On Wednesday, May 19, members of the Episcopal community gathered virtually for the third Women of EA event. The timely topic this year was Networking in the New Normal, the dynamic discussion centered on how women can continue growing in their careers through times of uncertainty.
Engage Episcopal: Women of EA, Networking in the New Normal
On Wednesday, May 19, members of the Episcopal community gathered virtually for the third Women of EA event.
The evening's speakers were Nancy Brown '91, senior counsel for the Office of Counsel to the Inspector General for Health and Human Services, Leslie Ferraro P '20 '23, president, QVC US and HSN, Kimmy Gardner Reinking '00 vice president of Human Resources at World Wrestling Entertainment, and Silicia "Lo-Lo" Lomax '14, health policy associate for Waxman Strategies and contact tracer with the CDC Foundation. You can read more about the panelists here.
The timely topic this year was Networking in the New Normal, and the dynamic discussion centered on how women can continue growing in their careers through times of uncertainty.
Director of Advancement Jen Fifer P '31 '33 introduced the moderator, Caroline Waxler Levitt '89, saying, "With events like these, we continue to build relationships that help us grow and support each other's personal and professional goals, providing continuing education that would not be possible without our shared community. I hope you will reach out to a friend or a fellow alum after the event to share even one nugget of information that sparked an 'aha' moment for you, tonight."
Caroline began by emphasizing how the pandemic has fundamentally changed the role of women, "many of whom have left the workforce due to job loss or family obligations." She shared that 1.5 million fewer mothers of school-aged children were working in March of 2021 than in February of 2020. Concerns have escalated over the untenable mental load on moms, the lack of support for working women from management, and the ever-decreasing work-life balance.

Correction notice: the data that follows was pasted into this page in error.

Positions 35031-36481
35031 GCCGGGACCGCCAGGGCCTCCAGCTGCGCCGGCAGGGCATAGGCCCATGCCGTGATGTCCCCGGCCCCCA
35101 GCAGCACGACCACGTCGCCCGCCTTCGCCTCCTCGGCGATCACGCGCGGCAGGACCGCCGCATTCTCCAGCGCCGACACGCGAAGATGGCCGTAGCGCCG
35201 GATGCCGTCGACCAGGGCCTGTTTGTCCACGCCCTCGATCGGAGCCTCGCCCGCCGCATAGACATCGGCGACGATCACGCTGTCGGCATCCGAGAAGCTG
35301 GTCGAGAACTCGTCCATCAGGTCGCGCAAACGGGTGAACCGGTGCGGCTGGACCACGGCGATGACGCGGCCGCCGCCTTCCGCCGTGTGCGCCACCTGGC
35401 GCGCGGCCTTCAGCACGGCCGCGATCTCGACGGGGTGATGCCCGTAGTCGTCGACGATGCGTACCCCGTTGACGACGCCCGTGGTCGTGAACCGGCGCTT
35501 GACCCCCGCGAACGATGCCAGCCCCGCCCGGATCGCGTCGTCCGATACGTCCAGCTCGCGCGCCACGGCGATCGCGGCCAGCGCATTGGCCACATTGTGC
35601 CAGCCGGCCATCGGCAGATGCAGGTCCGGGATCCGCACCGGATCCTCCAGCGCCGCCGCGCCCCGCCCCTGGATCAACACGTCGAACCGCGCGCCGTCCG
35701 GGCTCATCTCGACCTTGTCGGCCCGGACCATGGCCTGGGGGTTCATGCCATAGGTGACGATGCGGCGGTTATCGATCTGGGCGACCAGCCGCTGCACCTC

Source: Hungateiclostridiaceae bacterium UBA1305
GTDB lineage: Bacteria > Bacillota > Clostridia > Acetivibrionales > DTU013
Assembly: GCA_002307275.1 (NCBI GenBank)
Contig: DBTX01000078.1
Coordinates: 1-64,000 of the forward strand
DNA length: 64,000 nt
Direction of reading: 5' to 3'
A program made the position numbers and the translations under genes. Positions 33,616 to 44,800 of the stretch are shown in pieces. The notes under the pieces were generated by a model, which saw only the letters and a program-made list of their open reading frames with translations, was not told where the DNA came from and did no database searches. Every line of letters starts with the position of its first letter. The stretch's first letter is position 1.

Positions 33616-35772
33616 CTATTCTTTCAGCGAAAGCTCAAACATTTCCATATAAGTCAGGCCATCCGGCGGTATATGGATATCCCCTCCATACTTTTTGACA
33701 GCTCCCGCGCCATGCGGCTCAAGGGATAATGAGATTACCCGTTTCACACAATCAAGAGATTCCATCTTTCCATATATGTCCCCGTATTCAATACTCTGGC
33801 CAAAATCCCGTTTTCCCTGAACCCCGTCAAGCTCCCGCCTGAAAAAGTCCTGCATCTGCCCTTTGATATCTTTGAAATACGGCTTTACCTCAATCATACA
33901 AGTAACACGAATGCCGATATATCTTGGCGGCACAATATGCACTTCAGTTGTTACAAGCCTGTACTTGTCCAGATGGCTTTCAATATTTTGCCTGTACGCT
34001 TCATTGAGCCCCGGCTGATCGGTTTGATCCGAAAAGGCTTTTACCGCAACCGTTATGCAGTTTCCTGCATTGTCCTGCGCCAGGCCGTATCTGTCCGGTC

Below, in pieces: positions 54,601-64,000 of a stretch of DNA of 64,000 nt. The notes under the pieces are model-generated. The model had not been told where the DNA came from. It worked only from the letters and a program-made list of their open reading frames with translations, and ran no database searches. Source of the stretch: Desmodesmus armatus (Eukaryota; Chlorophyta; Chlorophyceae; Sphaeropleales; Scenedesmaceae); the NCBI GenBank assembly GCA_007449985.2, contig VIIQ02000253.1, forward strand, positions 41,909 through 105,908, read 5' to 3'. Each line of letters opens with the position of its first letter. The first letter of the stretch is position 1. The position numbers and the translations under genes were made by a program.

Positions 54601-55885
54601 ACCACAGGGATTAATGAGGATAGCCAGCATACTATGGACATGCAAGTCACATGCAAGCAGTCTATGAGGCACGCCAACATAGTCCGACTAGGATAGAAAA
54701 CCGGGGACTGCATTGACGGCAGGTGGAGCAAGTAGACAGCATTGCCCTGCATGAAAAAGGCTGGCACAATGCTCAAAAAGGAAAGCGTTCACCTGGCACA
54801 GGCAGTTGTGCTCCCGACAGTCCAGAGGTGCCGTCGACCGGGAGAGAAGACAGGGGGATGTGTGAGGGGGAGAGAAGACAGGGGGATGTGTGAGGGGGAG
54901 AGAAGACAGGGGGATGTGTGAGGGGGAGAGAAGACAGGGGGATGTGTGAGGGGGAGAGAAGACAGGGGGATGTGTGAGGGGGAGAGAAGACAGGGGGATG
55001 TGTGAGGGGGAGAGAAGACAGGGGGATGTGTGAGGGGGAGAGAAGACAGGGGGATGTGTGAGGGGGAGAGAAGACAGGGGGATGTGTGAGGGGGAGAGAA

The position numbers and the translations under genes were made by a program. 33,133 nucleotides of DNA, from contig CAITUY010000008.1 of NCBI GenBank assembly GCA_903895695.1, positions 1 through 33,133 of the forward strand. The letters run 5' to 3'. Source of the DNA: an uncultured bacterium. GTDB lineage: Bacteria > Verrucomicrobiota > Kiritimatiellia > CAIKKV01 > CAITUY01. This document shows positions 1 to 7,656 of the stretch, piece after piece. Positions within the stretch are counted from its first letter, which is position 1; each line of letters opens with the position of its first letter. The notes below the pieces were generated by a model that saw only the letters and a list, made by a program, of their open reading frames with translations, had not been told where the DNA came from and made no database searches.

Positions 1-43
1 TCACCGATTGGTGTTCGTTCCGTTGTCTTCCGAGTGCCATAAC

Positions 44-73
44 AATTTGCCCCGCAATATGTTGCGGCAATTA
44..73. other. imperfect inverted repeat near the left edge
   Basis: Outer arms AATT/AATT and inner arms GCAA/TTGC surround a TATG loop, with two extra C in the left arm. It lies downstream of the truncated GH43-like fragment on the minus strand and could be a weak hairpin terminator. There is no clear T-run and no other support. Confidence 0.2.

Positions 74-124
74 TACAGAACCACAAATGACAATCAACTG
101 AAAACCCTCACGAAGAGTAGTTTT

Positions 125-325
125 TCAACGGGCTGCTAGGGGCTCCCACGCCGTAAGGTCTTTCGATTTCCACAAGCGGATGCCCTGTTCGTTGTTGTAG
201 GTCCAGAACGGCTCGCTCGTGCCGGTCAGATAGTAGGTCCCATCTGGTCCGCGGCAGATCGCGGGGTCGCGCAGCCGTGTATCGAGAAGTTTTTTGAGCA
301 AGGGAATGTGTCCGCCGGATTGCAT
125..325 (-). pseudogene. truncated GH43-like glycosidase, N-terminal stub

Returning to the Office
"The move to work-from-home resulted in both positive changes and some challenges," said Leslie. Her goal for her teams is to get the best of both worlds by being thoughtful and intentional about the move back to the office. One of her guiding principles moving forward is to offer flexibility whenever and wherever possible, which should be a benefit to all employees--especially female.
Nancy thinks this can be an opportunity for working women to assert themselves in expressing their needs. "There is good evidence that we are doing great work even though we are not putting in face-time in the office," she said, adding that the 'face-time' factor may be a bigger issue for women starting out in their careers.
Lo-Lo agreed that productivity levels have proven to be as high - or even higher - than they were before the pandemic. She added that our communication style may change for good (and for the better), with technology enabling people to attend events and meetings without having to fly across the country.
The Job Search
Remote work has also changed the landscape of recruiting, hiring, and talent management. The panel discussed how women might make the most of new opportunities that might be available with higher salaries at greater distances.
If you have been away from work during the pandemic, the panelists recommended working on Zoom skills. "We are finding out that there's a whole array of soft skills that you really need even more of in a virtual space," said Nancy, "You can't rely on being in a physical room with people anymore."
Lo-Lo described the differences she experienced interviewing over Zoom (she clocked more than 100 hours of interviews during her job search this past summer). Kimmie agreed that in this pandemic, the interview process has elongated. She recommended having patience through your search.
There is also an opportunity after a break from work to refocus and make sure your next job is the right fit. Kimmie shared that this is a great time for women to find a job that they are passionate about, set the boundaries early in the process, and find a culture that fits them.
If you are looking for your next job, Lo-Lo recommended making the most of platforms like Linked-In and Alumnifire, and reaching out to people in your network. She shared, "You can still have a coffee chat over zoom."
Nancy agreed and recommended expanding your definition of what a mentor might look like. Connections and mentors do not just need to be with people older than yourself, or even be in your field, she added. "Lo-Lo graduated many years after me but that's not going to stop me from having a 15-minute coffee break and learning from her," she said.
"You can network with practically anyone," Lo-Lo agreed. "Don't limit your connections," added Kimmie. If someone reaches out to you on Linked-In, "be open to it, because you never know where those connections are going to lead," she concluded.
We hope you will be inspired to do just that and expand your professional network through the EA community. Please reach out to Leigh Stewart, Director of Alumni Engagement, to get more involved.